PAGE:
V.M. Zito is the author of The Return Man:
The outbreak tore the US in two. The east remains a safe haven. The west has become a ravaged wilderness, known by survivors as the Evacuated States. It is here that Henry Marco makes his living. Hired by grieving relatives, he tracks down the dead and delivers peace.
Now Homeland Security wants Marco for a mission unlike any other. He must return to California, where the apocalypse began. Where a secret is hidden. And where his own tragic past waits to punish him again.
But in the wastelands of America, you never know who – or what – is watching you.
Questions for V.M. Zito:
Last man standing in a zombie apocalypse…fortified house…widower…scientist…I’m getting a real Robert Neville vibe here. How much of an influence was Richard Matheson’s I Am Legend?
I Am Legend was without question a massive influence on all post-apocalyptic horror, and I saluted Richard Matheson’s awesomeness in the acknowledgements of The Return Man. But to be perfectly honest, I was so engaged in telling the story of The Return Man, which goes in such a different direction, that I didn’t even notice those similarities until I was done with the manuscript. Luckily, I think the likeness ends there, and The Return Man takes readers on a fresh odyssey through zombie-ridden America.
It seems reasonable that people would want the kind of closure Marco offers, but it’s an angle on the zombie story that no one has explored before. What gave you the idea?
I think the basic idea started with just idle daydreaming, wondering what it would be like to survive a zombie apocalypse — but then it occurred to me, what if my family didn’t? How would I feel, knowing that my wife or daughter was out there somewhere in the world, suffering as a zombie? How could I live with that? I thought this “survivor’s anguish” was a cool emotional twist that I hadn’t seen addressed before, so I kicked the daydreaming up a notch and started to build a story around it. The character Marco made perfect sense as a solution, offering zombie euthanasia as a service. But I think what makes Marco uniquely interesting is that he himself has lost his wife, and he can’t find her zombie. Helping other survivors is his way of achieving closure that he can’t obtain for himself.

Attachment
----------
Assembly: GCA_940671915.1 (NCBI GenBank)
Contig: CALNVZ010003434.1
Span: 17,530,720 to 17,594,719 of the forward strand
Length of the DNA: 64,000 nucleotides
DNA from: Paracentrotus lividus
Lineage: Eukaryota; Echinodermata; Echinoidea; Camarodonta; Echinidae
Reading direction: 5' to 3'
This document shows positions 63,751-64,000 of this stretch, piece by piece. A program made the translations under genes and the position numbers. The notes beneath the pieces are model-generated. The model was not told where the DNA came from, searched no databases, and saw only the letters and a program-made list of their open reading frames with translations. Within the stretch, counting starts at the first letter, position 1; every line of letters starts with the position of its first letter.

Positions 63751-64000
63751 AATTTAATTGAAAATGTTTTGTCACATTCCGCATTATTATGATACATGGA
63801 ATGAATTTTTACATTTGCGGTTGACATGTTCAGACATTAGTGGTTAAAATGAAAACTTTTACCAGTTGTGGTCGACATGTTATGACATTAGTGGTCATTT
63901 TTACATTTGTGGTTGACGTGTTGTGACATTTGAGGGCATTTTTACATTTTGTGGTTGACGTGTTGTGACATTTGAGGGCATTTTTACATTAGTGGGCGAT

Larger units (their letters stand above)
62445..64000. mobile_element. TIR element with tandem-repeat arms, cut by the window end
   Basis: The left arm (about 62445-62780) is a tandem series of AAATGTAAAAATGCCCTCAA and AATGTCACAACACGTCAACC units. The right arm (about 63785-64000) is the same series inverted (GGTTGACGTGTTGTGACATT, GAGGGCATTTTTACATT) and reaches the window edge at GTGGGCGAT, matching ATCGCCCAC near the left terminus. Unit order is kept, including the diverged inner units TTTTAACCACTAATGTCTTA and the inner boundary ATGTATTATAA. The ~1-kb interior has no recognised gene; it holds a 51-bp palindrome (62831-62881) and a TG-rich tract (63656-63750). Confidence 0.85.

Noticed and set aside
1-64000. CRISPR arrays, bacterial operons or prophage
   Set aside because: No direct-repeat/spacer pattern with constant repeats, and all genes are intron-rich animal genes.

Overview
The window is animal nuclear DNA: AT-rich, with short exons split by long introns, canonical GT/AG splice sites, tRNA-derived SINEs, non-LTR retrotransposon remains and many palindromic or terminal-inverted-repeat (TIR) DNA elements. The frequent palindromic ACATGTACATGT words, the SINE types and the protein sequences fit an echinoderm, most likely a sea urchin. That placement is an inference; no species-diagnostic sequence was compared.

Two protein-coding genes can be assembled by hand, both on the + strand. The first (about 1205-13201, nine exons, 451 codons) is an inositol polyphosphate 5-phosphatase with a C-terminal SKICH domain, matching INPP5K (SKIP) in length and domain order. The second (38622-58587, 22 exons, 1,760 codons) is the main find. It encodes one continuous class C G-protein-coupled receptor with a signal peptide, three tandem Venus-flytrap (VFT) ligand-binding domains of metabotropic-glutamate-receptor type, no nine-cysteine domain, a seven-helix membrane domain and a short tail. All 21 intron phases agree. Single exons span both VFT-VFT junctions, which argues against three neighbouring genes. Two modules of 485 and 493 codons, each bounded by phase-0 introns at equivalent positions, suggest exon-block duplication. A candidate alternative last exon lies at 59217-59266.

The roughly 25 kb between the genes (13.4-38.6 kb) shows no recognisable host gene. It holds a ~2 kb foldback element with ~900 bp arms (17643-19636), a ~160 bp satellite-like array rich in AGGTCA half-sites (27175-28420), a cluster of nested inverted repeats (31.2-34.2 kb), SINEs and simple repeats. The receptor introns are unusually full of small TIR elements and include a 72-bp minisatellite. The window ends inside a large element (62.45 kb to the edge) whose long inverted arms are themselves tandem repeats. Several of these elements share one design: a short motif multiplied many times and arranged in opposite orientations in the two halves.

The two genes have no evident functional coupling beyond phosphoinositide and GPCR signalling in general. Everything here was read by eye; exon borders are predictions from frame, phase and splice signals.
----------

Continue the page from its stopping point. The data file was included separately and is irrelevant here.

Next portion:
Pairing up Marco and Chinese operative Wu and sending them on a road trip is like something you’d see in the buddy movie from hell…or a buddy movie in hell! Have you ever had any difficult road trips? What was the worst one you can remember?
I really enjoyed the Marco/Wu pairing, and the ironic tension created by sending two “enemies” after a shared objective while one character schemes to kill the other. In real life, I came close to experiencing this myself during an 8-hour car ride from Connecticut to Niagara Falls with my wife. She is a notoriously cranky traveler; long drives turn this beautiful woman into a feral she-creature. Hour after hour, motoring across the boring highways of upstate New York, I’m quite certain she plotted my murder in all sorts of gruesome ways.
Unless you’re an avid outdoorsman, shooting enthusiast and part-time neurologist, I suspect you’ve done a fair bit of research to prepare for this book. What was the hardest part?
I researched all sorts of odds and ends for The Return Man — guns and vehicles, Arizona animal and plant life, neurology journals, brain biology, Chinese history, Southwestern road maps, and prison floor plans. I also drove (in a single day) the entire 16-hour route that Marco and Wu travel in the book, getting a feel for the land and jotting down notes. Believe it or not, the most stressful amount of fact-finding took place when I was researching the Sunset Limited train. I wanted to get the details right, the colors, the car descriptions, the internal layout. It wasn’t easy. I dug around train aficionado websites and forums. I even took a video tutorial on how to drive a locomotive.
What’s the zombie movie that scared you the most?
Dawn of the Dead is still my favorite in terms of emotional horror — just a sick, creepy, dreadful feeling that, in my opinion, pervades the best zombie movies. From a sheer terror standpoint, however, watching Return of the Living Dead as a twelve-year-old boy scared me shitless for months. It still stands as my personal high watermark of zombie-induced fear. But another movie moment recently came close: during the first ten minutes of 28 Weeks Later, when Robert Carlyle’s character escapes the house and sees rage-infected “zombies” sprinting down the hill at him, I froze solid in my movie theater seat and thought, “THIS. This is my nightmare!”
Were the zombie apocalypse to actually occur and you to fall victim, would you want someone to hire a return man to put you to rest, or would you prefer to see how the other half lives?
I assume that being a zombie would be a miserable experience. Rot, maggots, constant hunger, a gnawing sense of anger and frustration. Unable to enjoy Dunkin Donuts, go trail-running or watch the New York Giants. Yeah, put a bullet in me and send my wife the bill.